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beanName

 
Kris Reid
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What does the beanName attribute of the useBean standard action do?

i.e
<jsp:useBean id="myBean beanName="notSure" type="package.class"/>

This is one topic that I don't believe is covered in HeadFirst
 
Sanjay pts
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you are right and so many question will be asked on this topic itself.

-Sanjay
 
Kris Reid
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Well that is help full

THe Spec says" The name of a bean, as expected by the instantiate method
of the java.beans.Beans class.
This attribute can accept a request-time attribute expression
as a value."

But what does that mean?
 
AmitKumar Jain
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These lunes are from jsp2.0 spec.....

The jsp:useBean action...
It is also possible to use this action to give a local name to an object defined elsewhere, as in another JSP page or in a servlet. This can be done by using the type attribute and not providing class or beanName attributes.
At least one of type and class must be present, and it is not valid to provide both class and beanName. If type and class are present, class must be assignable to type (in the Java platform sense). For it not to be assignable is a translationtime error.
The attribute beanName specifies the name of a Bean, as specified in the
JavaBeans specification. It is used as an argument to the instantiate method in the java.beans.Beans class. It must be of the form a.b.c, which may be either a class,or the name of a resource of the form a/b/c.ser that will be resolved in the current ClassLoader. If this is not true, a request-time exception, as indicated in the semantics of the instantiate method will be raised. The value of this attribute can be a request-time attribute expression.

From the above bold lines, I come to the conclusion the beanName is same as the class attribute, and the only difference being "The value of beanName attribute can be a request-time attribute expression"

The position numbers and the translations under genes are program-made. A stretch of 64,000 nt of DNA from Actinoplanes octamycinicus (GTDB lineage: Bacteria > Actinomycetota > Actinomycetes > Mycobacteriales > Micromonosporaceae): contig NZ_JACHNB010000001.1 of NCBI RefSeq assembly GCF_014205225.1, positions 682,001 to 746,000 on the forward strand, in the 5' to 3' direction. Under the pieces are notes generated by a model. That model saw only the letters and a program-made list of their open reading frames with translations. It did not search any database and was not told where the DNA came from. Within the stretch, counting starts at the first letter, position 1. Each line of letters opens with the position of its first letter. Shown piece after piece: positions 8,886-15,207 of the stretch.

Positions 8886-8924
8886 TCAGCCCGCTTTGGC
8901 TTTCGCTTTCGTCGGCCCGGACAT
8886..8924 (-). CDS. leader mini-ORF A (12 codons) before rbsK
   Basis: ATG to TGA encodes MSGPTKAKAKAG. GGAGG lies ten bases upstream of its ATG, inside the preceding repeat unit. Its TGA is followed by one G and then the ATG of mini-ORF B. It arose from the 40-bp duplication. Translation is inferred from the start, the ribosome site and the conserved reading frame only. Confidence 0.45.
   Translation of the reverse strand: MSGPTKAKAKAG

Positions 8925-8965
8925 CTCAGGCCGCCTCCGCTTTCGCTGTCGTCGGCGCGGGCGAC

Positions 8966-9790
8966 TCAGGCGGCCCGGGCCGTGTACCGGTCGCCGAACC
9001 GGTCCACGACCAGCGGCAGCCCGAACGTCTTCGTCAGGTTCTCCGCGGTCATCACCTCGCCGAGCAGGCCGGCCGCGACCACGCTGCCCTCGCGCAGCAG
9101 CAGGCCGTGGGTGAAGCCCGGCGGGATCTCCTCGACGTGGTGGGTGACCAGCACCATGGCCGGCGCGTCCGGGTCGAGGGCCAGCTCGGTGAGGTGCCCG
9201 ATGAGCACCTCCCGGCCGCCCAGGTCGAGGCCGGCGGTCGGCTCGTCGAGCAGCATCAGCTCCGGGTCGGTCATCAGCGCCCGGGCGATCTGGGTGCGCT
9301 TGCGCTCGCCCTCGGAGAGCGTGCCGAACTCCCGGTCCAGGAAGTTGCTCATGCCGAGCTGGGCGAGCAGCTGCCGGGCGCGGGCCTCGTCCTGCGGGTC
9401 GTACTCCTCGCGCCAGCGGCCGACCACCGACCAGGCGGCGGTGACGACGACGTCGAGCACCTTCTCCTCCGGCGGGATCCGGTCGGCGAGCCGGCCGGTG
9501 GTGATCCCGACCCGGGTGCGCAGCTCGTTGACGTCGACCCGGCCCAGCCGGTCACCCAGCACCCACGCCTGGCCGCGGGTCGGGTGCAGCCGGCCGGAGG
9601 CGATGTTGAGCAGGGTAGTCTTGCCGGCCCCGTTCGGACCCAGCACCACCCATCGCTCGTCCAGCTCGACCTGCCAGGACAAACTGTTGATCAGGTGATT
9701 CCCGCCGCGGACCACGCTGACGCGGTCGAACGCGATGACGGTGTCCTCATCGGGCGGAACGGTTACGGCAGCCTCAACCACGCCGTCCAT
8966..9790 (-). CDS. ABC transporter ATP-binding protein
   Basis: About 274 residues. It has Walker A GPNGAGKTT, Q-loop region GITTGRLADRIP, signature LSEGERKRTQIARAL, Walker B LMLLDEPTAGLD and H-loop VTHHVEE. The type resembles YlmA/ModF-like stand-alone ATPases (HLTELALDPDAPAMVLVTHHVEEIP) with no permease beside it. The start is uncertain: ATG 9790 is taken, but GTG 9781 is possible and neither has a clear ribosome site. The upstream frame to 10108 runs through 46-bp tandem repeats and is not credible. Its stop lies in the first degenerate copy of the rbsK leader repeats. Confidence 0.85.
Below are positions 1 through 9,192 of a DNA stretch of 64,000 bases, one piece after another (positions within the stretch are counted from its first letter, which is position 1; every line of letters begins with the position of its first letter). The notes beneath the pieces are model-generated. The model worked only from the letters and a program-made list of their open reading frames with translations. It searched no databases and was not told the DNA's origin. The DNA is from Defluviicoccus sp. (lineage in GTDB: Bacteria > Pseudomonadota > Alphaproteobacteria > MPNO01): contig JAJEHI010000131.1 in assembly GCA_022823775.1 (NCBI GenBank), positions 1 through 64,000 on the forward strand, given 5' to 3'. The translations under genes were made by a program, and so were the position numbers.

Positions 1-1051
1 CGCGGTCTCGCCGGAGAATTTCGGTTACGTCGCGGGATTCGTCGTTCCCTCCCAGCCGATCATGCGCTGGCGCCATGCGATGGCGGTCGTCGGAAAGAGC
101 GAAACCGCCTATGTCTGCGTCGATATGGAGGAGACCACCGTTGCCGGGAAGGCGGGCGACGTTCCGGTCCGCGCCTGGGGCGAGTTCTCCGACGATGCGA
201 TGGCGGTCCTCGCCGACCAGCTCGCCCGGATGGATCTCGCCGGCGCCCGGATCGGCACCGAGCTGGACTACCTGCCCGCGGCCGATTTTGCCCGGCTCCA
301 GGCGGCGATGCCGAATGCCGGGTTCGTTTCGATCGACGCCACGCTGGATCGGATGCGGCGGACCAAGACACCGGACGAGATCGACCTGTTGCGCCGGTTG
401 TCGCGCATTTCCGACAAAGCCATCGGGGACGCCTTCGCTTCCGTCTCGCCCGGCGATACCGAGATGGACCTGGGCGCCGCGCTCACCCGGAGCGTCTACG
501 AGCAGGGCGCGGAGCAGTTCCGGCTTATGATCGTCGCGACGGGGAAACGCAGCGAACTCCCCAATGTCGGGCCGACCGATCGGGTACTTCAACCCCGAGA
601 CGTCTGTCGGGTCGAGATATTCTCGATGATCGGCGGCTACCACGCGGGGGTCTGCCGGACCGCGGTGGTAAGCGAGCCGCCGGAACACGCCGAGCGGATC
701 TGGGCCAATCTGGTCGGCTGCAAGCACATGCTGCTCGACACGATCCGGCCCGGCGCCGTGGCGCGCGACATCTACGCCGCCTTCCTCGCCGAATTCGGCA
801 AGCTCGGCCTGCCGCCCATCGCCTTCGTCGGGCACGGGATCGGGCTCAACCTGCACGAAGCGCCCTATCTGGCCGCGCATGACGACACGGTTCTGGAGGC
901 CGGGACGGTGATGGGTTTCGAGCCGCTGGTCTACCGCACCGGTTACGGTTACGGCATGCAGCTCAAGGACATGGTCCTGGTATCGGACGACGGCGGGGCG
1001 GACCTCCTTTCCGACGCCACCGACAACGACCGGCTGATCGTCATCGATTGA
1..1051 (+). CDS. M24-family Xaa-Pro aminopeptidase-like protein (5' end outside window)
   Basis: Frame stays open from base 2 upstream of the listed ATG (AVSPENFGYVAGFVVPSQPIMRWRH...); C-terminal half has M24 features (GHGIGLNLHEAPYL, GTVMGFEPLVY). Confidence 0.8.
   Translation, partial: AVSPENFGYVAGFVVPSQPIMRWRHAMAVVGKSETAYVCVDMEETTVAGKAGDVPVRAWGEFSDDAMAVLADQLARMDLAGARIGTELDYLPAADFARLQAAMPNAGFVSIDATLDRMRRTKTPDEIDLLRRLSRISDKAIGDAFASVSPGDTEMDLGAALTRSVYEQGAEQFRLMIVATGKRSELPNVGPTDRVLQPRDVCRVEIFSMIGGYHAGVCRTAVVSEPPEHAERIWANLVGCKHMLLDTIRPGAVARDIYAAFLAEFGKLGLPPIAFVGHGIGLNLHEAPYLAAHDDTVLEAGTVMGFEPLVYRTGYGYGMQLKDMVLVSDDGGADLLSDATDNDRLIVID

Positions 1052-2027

I hope my interpretation is correct. What do the other ranchers say?
 
AmitKumar Jain
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I add to my earlier discussion....
Again I quote the lines from jsp2.0 spec....

6. If the object(specified by id) is not found in the specified scope, and the class specified names a non-abstract class that defines a public no-args constructor, then the class is instantiated. The new object reference is associated with the scripting variable and with the specified name in the specified scope using the appropriate scope dependent association mechanism (see PageContext). After this, step 8 is performed.
If the object is not found, and the class is either abstract, an interface, or no public no-args constructor is defined therein, then a java.lang.InstantiationException shall occur. This completes the processing of this jsp:useBean action.

7. If the object is not found in the specified scope; and beanName is given, then the method instantiate of java.beans.Beans will be invoked with the ClassLoader of the servlet object and the beanName as arguments. If the method succeeds, the new object reference is associated the with the scripting variable and with the specified name in the specified scope using the appropriate scope dependent association mechanism (see PageContext).

Hence if id and class is given,(case6) the process of creation of object is different than in the case when id and beanName is given(case7)
 
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